The Difference with Preparation.

The past few weeks we have been discussing the importance of spiritual preparation before worship. We have talked about why it is important, how we do it, and this week we are going to close out our conversation by establishing the difference that our preparation makes.

When we stop to think about it, worship is a rather challenging activity. We are seeking to encounter and interact with an invisible deity. We speak and listen to a God that we cannot visibly see audibly hear. Therefore, I would go out on a limb to say that it is impossible to overstate the importance of adequate preparation for authentic worship. In fact we see how highly preparation to encounter the presence of God was held in Scripture in Exodus 19:7-20. The account found in Exodus says,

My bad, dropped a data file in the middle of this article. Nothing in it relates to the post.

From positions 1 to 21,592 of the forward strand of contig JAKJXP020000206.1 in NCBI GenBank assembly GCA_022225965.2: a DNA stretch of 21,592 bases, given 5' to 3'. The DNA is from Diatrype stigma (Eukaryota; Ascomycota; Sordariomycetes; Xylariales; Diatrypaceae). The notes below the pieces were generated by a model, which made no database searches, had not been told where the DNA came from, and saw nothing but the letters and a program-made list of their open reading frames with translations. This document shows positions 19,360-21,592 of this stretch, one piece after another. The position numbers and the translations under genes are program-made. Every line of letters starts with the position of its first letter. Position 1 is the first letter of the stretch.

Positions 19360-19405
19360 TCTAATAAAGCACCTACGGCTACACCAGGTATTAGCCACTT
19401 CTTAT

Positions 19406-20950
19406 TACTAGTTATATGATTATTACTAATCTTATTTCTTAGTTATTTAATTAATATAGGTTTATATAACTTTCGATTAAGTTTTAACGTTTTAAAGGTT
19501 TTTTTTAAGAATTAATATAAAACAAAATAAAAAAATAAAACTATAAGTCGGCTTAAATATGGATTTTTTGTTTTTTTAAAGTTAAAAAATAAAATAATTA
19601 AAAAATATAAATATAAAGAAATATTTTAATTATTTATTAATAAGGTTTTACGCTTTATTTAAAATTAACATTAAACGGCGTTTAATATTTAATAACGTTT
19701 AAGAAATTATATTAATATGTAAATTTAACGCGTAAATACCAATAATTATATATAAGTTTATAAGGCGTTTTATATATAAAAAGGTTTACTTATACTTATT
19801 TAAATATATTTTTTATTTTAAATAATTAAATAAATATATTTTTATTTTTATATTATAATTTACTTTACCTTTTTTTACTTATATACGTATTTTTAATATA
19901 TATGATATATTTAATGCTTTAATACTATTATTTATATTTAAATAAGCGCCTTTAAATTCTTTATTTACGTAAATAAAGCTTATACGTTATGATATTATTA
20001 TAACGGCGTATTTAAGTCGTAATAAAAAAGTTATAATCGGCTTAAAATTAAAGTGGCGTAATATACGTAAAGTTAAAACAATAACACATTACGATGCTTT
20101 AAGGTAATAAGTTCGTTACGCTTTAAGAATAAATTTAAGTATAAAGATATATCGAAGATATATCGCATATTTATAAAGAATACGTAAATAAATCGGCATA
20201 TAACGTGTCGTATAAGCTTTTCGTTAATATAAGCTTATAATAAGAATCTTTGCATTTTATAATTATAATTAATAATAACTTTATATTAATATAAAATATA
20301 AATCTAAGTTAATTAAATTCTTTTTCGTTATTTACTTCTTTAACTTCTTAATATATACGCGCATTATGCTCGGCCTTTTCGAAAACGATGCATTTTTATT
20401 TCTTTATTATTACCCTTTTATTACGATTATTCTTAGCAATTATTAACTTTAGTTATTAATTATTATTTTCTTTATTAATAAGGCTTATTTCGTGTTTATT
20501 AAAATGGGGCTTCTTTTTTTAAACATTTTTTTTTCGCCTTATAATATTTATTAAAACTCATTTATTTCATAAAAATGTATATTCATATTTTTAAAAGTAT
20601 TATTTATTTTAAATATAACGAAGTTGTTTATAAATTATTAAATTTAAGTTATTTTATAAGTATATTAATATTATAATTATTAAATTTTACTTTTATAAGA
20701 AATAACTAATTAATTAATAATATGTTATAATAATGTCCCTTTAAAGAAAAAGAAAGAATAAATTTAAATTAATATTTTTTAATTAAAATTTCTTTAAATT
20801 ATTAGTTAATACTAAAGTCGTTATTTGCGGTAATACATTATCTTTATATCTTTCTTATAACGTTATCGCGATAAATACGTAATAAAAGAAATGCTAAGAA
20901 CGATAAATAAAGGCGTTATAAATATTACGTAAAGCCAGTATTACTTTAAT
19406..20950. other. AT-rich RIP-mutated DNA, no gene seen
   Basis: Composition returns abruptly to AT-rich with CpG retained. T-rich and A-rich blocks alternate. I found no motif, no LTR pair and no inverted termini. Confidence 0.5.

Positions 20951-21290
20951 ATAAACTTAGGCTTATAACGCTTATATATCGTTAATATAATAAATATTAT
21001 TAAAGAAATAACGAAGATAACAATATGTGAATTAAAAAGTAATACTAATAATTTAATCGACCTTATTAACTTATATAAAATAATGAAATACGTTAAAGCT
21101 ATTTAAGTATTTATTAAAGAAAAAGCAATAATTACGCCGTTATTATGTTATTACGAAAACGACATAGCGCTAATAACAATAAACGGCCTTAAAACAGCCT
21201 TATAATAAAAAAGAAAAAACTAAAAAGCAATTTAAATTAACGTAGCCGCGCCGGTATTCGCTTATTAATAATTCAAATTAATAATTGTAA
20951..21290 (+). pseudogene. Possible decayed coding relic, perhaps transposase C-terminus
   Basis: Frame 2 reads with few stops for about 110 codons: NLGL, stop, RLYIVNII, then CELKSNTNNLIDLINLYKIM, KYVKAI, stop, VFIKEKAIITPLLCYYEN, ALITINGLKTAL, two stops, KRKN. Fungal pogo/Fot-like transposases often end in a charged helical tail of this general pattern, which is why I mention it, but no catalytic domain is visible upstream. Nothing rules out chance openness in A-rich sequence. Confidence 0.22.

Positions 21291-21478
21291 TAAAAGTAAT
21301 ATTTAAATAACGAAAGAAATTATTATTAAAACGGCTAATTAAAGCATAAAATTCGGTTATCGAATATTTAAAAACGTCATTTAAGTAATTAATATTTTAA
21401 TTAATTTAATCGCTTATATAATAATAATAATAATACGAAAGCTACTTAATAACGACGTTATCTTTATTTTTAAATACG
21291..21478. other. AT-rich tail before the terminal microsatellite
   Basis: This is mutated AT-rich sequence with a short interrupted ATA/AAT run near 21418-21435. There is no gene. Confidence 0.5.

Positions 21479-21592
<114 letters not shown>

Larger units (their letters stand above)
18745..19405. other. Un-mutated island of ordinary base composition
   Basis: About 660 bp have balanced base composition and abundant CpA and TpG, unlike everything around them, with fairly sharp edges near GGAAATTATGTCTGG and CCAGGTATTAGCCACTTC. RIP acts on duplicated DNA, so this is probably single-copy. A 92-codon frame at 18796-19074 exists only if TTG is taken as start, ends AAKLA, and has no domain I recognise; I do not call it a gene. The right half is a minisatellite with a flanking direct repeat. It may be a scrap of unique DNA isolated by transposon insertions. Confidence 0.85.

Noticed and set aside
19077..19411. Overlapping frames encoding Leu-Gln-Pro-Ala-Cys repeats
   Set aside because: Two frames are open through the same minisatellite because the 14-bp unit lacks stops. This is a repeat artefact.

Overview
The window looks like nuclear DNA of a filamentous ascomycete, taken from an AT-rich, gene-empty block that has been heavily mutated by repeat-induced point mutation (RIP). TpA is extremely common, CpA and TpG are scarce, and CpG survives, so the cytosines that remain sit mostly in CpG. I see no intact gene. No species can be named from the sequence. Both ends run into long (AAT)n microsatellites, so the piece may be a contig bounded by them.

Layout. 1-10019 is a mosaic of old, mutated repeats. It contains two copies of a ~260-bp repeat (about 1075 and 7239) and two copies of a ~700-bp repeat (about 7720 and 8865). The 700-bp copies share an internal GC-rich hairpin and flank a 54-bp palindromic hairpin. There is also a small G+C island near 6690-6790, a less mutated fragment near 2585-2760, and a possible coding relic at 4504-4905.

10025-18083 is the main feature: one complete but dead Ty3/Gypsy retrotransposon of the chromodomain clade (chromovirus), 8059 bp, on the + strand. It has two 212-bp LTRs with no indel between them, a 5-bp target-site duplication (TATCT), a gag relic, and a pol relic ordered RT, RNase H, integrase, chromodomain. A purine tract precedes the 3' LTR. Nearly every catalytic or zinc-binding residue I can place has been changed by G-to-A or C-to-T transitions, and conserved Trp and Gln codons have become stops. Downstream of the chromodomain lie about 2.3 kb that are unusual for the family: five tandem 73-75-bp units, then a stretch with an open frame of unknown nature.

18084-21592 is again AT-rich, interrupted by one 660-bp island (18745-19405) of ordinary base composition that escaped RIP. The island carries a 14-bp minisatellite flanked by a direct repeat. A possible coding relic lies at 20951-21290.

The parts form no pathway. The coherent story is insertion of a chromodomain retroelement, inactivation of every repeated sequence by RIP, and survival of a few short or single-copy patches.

Moses came and called the elders of the people and set before them all these words that the Lord had commanded him. All the people answered together and said, “All that the Lord has spoken we will do.” And Moses reported the words of the people to the Lord. And the Lord said to Moses, “Behold, I am coming to you in a thick cloud, that the people may hear when I speak with you, and may also believe you forever.” When Moses told the words of the people to the Lord, the Lord said to Moses, “Go to the people and consecrate them today and tomorrow, and let them wash their garments and be ready for the third day. For on the third day the Lord will come down on Mount Sinai in the sight of all the people. And you shall set limits for the people all around, saying, ‘Take care not to go up into the mountain or touch the edge of it. Whoever touches the mountain shall be put to death. No hand shall touch him, but he shall be stoned or shot; whether beast or man, he shall not live.’ When the trumpet sounds a long blast, they shall come up to the mountain.” So Moses went down from the mountain to the people and consecrated the people; and they washed their garments. And he said to the people, “Be ready for the third day; do not go near a woman.” On the morning of the third day there were thunders and lightnings and a thick cloud on the mountain and a very loud trumpet blast, so that all the people in the camp trembled. Then Moses brought the people out of the camp to meet God, and they took their stand at the foot of the mountain. Now Mount Sinai was wrapped in smoke because the Lord had descended on it in fire. The smoke of it went up like the smoke of a kiln, and the whole mountain trembled greatly. And as the sound of the trumpet grew louder and louder, Moses spoke, and God answered him in thunder. The Lord came down on Mount Sinai, to the top of the mountain. And the Lord called Moses to the top of the mountain, and Moses went up.